The entire concept of deadweight losses due to gifting is centred around how the value of a gift is often found to be less in the eyes of its recipient than what the gifter paid to purchase it. Now that may well be the case, I have no qualms in admitting it. One too many gifts have been unwrapped by the author with excitement that fades away with the first glance at its contents, but an outward appearance pretending otherwise has to be projected nonetheless, lest the gifter’s feelings bear the brunt of the catastrophe. Still, there is one aspect that is being missed here altogether, I reckon, namely the consumer surplus of the gifter themselves. Indeed, since the recipient of the gift is its consumer, we tend to associate the consumer surplus accrued in this transaction directly with them. However, if the government revenues from levying a tax can be meted out the treatment of being considered as social gains (while computing deadweight losses), why not the same with the benefit accruing to the poor, naïve gifter? After all, both are, in a way, intermediaries or third parties in the transaction. There’s no doubt that gifts received from significant others, close friends and immediate family members are somewhat accurate representations of the giftee’s preferences, although since they aren’t chosen by the giftee, there may be some deadweight loss to contend with in these cases too. What is of greater concern are the gifts given by extended family members—think grandparents, aunts and uncles— the source of the greatest loss to society (Waldfogel, 1993). “Oh, what an atrocity! That’s it! No more, please, no more of this, I beg you! I cannot bear it any longer. Ordnung muss sein! Don’t you understand? Are you incapable of showing mercy?! Put an end to it this very moment— cash only from now onwards for therein lies my precious — efficiency!”, the economists cry out in a sorry state indeed. But not yours truly who finds it hard to agree with the fact that there is enough of a deadweight loss to raise such a hue and cry about.  Allow me to explain. On pursuing the thought with a little deliberation, the reader should find that it can all be accounted for by the reliable and evergreen Law of Diminishing Marginal Utility, straight out of your routine Econ101 class. Our loved ones, more capable of knowing us intimately, are also the ones we are around most often. They get plenty of opportunity to shower us with their affections as and when they please— co-existing under one roof or at least sharing some time of the day together, for one, besides being right there beside us, sharing in all our feelings of joy and sadness, not to mention the small, seemingly mundane gestures that go a long way in breaking up the monotony of everyday life. The absolute value of this ‘love’ is so high that its marginal value (reflected in the buying of a gift) is small. Surely you wouldn’t begrudge them not buying a present for you for some reason. Yet, out of the kindness of their hearts, they are thoughtful enough to adjudge that special occasions warrant a certain something special or the other and so gifts are in order. Extended family and the like, on the other hand, one does not meet so very often that one can be exposed to such a degree of interaction with them, but the love is there nonetheless (let us assume so for the time being, or for the more cynical, the need to pretend that it is). Its absolute value being comparatively lower, they find the need to (over)compensate through grand(er) gestures like gift-giving wherein the stakes are high in the shape of a high marginal value. Clearly, the more expensive this gift is (and the more likely to involve deadweight losses of higher absolute values), the more the gifter must have felt the need to compensate, thus signalling a higher worth placed by them on the exchange.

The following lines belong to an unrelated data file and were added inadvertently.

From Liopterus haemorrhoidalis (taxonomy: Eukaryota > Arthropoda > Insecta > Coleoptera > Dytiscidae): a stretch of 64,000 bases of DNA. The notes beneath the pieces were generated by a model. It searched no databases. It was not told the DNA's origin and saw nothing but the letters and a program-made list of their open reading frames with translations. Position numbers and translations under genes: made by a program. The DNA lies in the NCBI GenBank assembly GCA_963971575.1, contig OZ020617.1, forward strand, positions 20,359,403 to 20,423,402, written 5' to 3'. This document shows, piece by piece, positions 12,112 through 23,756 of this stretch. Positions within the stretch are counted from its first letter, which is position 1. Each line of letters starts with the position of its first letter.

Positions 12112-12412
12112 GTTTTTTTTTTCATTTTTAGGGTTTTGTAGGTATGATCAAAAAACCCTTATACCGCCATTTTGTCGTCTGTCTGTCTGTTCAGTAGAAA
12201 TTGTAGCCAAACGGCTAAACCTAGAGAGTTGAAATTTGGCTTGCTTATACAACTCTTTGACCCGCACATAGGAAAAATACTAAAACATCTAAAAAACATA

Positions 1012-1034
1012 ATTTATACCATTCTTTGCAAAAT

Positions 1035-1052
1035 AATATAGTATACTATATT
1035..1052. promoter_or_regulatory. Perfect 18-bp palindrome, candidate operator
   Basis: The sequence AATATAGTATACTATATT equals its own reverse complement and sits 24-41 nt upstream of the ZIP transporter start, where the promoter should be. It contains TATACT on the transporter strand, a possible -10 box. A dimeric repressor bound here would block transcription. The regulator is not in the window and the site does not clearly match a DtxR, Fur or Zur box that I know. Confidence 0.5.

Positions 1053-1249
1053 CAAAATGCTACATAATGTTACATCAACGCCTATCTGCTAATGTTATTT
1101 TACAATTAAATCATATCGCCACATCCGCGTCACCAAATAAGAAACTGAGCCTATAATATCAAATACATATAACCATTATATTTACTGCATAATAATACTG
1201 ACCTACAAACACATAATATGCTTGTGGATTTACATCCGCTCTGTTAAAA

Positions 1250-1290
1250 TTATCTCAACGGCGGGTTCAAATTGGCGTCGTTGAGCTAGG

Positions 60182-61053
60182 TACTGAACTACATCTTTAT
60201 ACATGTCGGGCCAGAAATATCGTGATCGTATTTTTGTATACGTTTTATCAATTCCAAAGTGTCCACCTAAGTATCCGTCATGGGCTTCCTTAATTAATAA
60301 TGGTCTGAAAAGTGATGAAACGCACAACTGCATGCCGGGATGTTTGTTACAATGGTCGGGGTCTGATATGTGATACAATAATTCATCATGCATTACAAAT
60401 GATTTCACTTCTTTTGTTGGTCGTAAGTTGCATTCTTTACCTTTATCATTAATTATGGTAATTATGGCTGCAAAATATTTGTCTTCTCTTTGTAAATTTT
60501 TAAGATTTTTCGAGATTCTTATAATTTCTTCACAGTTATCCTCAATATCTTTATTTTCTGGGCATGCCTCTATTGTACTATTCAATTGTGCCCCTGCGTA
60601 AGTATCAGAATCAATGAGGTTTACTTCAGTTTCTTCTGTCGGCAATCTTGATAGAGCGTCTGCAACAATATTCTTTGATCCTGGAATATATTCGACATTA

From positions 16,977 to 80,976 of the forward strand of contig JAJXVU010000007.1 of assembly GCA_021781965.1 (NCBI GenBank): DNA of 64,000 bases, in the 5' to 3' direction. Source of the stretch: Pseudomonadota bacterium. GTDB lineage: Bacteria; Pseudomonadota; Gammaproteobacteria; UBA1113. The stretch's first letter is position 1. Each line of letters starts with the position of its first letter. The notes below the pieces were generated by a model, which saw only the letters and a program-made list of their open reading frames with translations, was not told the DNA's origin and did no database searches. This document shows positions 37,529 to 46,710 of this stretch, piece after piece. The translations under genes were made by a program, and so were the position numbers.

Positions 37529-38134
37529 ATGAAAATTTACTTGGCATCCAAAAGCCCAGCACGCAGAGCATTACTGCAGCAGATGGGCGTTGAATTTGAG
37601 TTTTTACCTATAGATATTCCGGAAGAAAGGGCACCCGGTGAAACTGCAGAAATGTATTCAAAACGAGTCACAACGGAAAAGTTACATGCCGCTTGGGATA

One more argument, if you will: Presumably you spend on yourself all the time; depending on your age and financial position, if not your own money, then your parents’. Inevitably, the marginal benefit accrued due to additional consumption exemplified by, in this instance, the particular gift you have received, would be quite trifling, so would the highest price you would have been willing to pay for it AKA your reservation or choke price (another gory economic term for you) which in turn is proportional to the benefit you are entitled to receive over and above the price you have paid for being able to consume AKA your consumer surplus. Think of this as the feel-good quotient associated with getting an extraordinarily good deal on something; you’re instantly made happy by purchasing things you want at lower prices than what you would have been willing to cough up for them if worse came to worst, rather than being faced with the situation where you didn’t have the thing at all. If you’d care to recall however, the extended relative, our gifter, is only spending a sum of money equal to what the gift cost them on us; they’re not around to spend on us every day of our lives. The consequence: More willingness to pay (which can be imagined as a demand curve with a higher choke price) translating into greater consumer surplus derived. Not to mention the Endowment Effect, according to which individuals attach a higher value to objects they own as compared to the very same objects in the event that they are not personal possessions. In our case then, this implies that the giftee might not be all that dissatisfied with the transaction as is made out to be after all.  So why not make hay while the sun shines?